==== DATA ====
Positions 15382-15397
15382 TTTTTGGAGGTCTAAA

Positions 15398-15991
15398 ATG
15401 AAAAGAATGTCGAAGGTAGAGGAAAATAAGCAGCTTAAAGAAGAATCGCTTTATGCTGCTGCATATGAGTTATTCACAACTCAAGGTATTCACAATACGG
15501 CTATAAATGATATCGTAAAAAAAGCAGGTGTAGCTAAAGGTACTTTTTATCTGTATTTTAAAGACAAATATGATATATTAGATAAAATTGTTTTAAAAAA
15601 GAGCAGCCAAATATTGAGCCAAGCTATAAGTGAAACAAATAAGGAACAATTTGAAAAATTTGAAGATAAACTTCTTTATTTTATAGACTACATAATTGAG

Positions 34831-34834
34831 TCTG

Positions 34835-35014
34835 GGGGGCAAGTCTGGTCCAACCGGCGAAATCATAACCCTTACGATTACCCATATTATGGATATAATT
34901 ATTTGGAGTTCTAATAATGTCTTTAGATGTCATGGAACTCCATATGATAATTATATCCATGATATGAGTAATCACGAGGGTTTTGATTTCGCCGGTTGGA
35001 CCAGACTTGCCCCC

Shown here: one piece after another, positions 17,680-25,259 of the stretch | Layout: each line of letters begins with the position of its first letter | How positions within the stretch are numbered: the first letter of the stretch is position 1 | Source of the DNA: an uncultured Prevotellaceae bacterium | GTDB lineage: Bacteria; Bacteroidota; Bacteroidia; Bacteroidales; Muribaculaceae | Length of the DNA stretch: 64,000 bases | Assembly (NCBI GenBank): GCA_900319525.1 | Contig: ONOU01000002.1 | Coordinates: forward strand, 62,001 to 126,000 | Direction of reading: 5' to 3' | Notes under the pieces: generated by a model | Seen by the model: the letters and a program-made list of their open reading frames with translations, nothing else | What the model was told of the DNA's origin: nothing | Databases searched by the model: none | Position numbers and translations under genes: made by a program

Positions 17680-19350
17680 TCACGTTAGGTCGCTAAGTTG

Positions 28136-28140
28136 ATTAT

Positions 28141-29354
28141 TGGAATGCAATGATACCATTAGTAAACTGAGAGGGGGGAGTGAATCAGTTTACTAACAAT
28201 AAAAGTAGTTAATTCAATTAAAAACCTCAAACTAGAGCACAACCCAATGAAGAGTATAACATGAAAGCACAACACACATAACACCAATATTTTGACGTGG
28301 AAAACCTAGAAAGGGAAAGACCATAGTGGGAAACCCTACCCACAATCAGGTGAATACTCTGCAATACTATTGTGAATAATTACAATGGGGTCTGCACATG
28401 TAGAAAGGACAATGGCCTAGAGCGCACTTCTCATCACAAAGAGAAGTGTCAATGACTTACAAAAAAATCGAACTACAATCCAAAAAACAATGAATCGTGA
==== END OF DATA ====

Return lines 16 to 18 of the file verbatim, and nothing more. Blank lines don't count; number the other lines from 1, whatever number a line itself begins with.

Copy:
17680 TCACGTTAGGTCGCTAAGTTG

Positions 28136-28140
28136 ATTAT